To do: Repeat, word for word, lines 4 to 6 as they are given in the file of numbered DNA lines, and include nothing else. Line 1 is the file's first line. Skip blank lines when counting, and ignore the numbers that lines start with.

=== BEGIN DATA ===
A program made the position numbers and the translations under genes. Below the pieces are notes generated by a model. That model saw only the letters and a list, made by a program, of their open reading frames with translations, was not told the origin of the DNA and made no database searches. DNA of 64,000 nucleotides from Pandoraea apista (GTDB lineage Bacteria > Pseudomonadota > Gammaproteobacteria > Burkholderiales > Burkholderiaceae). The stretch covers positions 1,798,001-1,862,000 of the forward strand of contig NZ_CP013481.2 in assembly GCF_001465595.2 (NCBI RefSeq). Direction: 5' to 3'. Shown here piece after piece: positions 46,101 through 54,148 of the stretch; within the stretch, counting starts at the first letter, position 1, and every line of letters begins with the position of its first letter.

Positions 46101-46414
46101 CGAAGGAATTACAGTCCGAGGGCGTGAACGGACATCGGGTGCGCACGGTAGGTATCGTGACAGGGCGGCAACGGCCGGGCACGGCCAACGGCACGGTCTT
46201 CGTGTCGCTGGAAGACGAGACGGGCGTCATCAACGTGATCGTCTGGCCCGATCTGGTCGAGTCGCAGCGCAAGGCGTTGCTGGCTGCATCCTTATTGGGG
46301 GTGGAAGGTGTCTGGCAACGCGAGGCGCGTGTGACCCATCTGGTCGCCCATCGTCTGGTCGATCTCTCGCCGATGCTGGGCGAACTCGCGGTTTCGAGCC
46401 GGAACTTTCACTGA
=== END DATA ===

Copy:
46201 CGTGTCGCTGGAAGACGAGACGGGCGTCATCAACGTGATCGTCTGGCCCGATCTGGTCGAGTCGCAGCGCAAGGCGTTGCTGGCTGCATCCTTATTGGGG
46301 GTGGAAGGTGTCTGGCAACGCGAGGCGCGTGTGACCCATCTGGTCGCCCATCGTCTGGTCGATCTCTCGCCGATGCTGGGCGAACTCGCGGTTTCGAGCC
46401 GGAACTTTCACTGA